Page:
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My Palestinian Elijah

On the Arab bus passenger who protected him and taught him that, like fingers, people are all different

My work for peace in Jerusalem brought me last week to Sheikh Jarah, in East Jerusalem, on the Palestinian side of the city. I checked Google Maps for the bus routes from my apartment in West Jerusalem to my destination; the site showed two buses that would get me there.

When I arrived at the bus station, the numbers of the buses I was looking for were not listed there. I asked the people around me, including a Palestinian man, if they knew about the buses I was told to take. No one knew. Confused, I checked Google Maps again; yes, I was standing at the right station.

Soon, an old minibus arrived; it bore the number of the first bus Google told me to take. The bus was very old and dirty, the signs were in Arabic, and all of the passengers were Palestinian. Only then did I remember the words of one of my teachers, who told me about the “shadow buses.” In Jerusalem we have two bus systems: one for Israelis, and another – the “shadow buses” – for Palestinians. Of course, the buses for Palestinians are not even mentioned at bus stops on the Israeli side of town.

I was confused; what should I do? Should I, obviously an Israeli Jew, take the bus and put my faith in the Palestinian passengers? On one hand, I thought of the Jewish teaching about preserving my own life. On the other hand, I remembered a phrase from the Talmud: Shlichei mitzvah ‘einam nizokim  – “No injury shall befall the messengers of good deeds.” With those words in my mind, I decided to board the bus.

The Palestinian driver looked at me in bewilderment, and when I sat down the two young Palestinian men behind me recognized me as an Israeli. I smiled at them; they smiled back. In my years working in conflict resolution I have learned that a good way to defuse conflict is to invite the other side to take responsibility for you, to show them your fragility, and to open up the channel of kindness in them. I turned to the two men, and asked in English if they could help me to get to where I was going.

They answered me in broken Hebrew. Instinctively, I pretended that I did not understand Hebrew. So they explained that they don’t speak English, and then they asked the Palestinian man I had spoken to at the bus stop if he could help translate. He, of course, knew that I spoke Hebrew, since a moment before I had asked him in Hebrew for directions. Nonetheless he answered, in English, that he would help me.

The lady next to me was watching a Facebook clip of a Hamas shooting in Gaza. For a moment I was scared; does she belong to Hamas? Then I remembered how many times I, and so many people around me, have watched clips on the bus and train, just to pass the time. It has become almost normal to watch violent events on our devices in public.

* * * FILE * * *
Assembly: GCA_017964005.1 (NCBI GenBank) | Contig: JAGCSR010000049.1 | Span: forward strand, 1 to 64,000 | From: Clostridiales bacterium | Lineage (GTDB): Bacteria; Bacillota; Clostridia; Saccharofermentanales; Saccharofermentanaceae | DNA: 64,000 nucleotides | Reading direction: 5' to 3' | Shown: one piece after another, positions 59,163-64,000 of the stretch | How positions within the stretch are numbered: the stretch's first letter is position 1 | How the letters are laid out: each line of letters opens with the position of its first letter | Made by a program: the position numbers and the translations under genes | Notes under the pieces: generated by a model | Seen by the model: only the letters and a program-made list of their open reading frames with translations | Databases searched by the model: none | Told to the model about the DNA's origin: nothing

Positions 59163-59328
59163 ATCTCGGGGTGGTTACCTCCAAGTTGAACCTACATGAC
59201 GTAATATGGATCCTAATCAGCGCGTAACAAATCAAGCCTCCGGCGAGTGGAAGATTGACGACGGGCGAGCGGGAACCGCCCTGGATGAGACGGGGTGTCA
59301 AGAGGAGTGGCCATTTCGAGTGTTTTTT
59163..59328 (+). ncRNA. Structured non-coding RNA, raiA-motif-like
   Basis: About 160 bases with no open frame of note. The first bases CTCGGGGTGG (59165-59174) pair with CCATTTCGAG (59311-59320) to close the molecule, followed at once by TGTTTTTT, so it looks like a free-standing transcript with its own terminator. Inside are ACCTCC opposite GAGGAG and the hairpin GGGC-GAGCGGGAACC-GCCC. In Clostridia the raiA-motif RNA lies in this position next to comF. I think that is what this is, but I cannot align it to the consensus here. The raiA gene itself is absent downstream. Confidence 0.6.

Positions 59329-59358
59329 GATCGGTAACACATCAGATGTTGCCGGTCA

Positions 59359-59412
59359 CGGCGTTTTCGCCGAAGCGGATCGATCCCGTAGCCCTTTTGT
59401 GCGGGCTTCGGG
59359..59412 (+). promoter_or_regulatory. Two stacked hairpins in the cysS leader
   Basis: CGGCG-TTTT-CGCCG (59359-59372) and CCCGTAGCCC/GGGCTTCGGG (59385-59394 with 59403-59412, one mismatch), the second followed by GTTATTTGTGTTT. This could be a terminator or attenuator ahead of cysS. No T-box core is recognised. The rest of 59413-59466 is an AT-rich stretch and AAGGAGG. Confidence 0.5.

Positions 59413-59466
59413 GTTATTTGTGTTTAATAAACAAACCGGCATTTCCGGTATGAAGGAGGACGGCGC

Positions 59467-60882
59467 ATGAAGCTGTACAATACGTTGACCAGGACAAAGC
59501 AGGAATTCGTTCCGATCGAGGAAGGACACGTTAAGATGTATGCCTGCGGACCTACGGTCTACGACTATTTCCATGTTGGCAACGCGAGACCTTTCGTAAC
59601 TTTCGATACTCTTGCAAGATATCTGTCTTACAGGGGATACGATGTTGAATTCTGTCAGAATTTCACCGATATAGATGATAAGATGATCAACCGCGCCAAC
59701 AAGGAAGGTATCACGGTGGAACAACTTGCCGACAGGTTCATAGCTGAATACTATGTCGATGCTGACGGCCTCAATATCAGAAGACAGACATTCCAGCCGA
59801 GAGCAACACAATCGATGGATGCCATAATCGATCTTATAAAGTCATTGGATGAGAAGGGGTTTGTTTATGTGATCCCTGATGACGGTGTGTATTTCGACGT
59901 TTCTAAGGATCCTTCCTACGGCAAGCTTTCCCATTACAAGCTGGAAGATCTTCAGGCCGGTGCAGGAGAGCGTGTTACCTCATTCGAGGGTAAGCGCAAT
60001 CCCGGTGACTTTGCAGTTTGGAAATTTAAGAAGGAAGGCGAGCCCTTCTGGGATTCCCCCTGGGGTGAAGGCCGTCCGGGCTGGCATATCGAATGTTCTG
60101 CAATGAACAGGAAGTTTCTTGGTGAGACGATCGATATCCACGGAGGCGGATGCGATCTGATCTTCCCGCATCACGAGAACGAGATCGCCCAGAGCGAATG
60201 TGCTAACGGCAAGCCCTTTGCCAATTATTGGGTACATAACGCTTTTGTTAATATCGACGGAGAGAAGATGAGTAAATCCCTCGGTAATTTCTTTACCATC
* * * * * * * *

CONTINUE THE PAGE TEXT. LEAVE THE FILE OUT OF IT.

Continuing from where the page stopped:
At one point during the ride we were stuck in traffic in a tunnel, in total darkness for nearly thirty minutes. From the voices of the police outside the bus I knew that another violent attack had just happened.

In that moment, shaking with fear, I began to recite Tehilim (psalms) to myself, the Hasidic melodies from my past pounding in my chest. I reminded myself that Gandhi, MLK, Jesus and so many other people have been murdered for their missions. But then I remembered that, unlike them, I have done almost nothing for peace; my death would not be worth so much.

At Damascus Gate, I left the bus with the Palestinian man who had translated for me. Once we were off the bus, he spoke to me, quite harshly, in Hebrew. He told me I was crazy, majnoon, to take a Palestinian bus these days. He taught me an Arabic proverb: “All of our fingers are different, and so are people.” Especially during these troubling days, it was statistically likely that one of the passengers could see me as an easy target. When I began to explain that I am a peace leader, he stopped me. “And where exactly is this written on your face?” I was silent. Then he said gently, “We all need to pray to Allah to give us mercy and love.” I answered: “Amen!”

As we boarded a second “shadow bus,” he told me, in all seriousness, to speak to him in English, and stay next to him. On the second bus, I smiled through the haze of the driver’s cigarette smoke at the old men on the bus, moved by their painful and beautiful faces, filled with life and wisdom. Meanwhile, my Palestinian companion stood next to me for the whole ride, alert and looking out for my safety.

I arrived at the office of the peace organization with which I work. Now, I said to myself, it is my turn to do something for Salaam, for Shalom, for Peace.

My Hasidic mother, when she heard of my experience, told me it was the Prophet Elijah who was sent to save me. To me, he was one of so many Palestinians who pray for peace, but who also take actions for peace in daily life. These are the ones we will never hear about on the local news. I knew that the Palestinian man who had stood by my side to protect me, would continue to work and pray that Allah — whose name is Salaam — will return to live among us all.

About the Author
Dr. Yakir Englander is working to create Jewish and Israeli leadership in the US. Originally from the ultra-Orthodox community of Israel, the Viznitz Hasidic dynasty, Englander earned a Ph.D. from the Hebrew University in Jerusalem in Jewish philosophy and gender studies. He is a Fulbright scholar and was a visiting professor of Religion at Northwestern and Rutgers universities and Harvard Divinity School. In addition, he was a Shalom Hartman scholar in Jerusalem. Englander served as the Jerusalem director of Kids4Peace and later as the vice president of the organization.
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